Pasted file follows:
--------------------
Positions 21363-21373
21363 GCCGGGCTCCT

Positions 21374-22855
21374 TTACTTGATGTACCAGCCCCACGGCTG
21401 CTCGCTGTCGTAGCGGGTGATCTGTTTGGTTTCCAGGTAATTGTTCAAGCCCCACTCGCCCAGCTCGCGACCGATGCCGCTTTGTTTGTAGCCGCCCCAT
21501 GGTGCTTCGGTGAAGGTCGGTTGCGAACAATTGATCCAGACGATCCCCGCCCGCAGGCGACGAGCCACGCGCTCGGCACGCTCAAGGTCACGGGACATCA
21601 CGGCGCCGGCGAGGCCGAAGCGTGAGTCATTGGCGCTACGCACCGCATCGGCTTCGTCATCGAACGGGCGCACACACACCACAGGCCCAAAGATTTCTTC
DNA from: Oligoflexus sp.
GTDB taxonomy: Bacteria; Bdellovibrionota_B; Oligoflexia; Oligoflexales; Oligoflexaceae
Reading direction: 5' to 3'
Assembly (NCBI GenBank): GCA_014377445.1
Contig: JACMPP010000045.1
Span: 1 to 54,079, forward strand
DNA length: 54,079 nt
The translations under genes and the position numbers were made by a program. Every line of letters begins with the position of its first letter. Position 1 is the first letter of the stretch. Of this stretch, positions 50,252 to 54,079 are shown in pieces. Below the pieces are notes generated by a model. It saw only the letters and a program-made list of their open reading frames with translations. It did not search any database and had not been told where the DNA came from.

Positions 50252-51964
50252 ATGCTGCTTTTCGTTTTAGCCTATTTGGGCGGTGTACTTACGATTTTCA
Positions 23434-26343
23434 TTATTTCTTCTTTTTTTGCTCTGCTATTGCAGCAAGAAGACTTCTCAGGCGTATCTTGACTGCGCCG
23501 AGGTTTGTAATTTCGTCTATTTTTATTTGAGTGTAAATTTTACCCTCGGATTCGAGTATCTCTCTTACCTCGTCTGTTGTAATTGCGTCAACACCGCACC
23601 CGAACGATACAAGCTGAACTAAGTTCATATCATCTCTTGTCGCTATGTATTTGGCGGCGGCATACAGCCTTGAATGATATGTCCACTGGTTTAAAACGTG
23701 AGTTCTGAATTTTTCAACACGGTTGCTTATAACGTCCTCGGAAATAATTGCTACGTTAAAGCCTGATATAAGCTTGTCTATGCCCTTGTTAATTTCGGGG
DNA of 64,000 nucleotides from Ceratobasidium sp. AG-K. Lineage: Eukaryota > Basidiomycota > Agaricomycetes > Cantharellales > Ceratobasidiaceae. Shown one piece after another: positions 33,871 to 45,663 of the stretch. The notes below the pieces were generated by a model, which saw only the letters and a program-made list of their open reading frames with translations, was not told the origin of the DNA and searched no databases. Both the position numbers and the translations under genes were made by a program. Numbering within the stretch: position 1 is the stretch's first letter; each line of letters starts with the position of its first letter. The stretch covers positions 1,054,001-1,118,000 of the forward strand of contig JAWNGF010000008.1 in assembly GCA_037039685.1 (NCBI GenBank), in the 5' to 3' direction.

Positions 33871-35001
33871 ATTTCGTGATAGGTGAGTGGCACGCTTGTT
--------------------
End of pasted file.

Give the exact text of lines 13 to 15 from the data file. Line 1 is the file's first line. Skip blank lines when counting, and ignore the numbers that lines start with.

Span: 1 to 54,079, forward strand
DNA length: 54,079 nt
The translations under genes and the position numbers were made by a program. Every line of letters begins with the position of its first letter. Position 1 is the first letter of the stretch. Of this stretch, positions 50,252 to 54,079 are shown in pieces. Below the pieces are notes generated by a model. It saw only the letters and a program-made list of their open reading frames with translations. It did not search any database and had not been told where the DNA came from.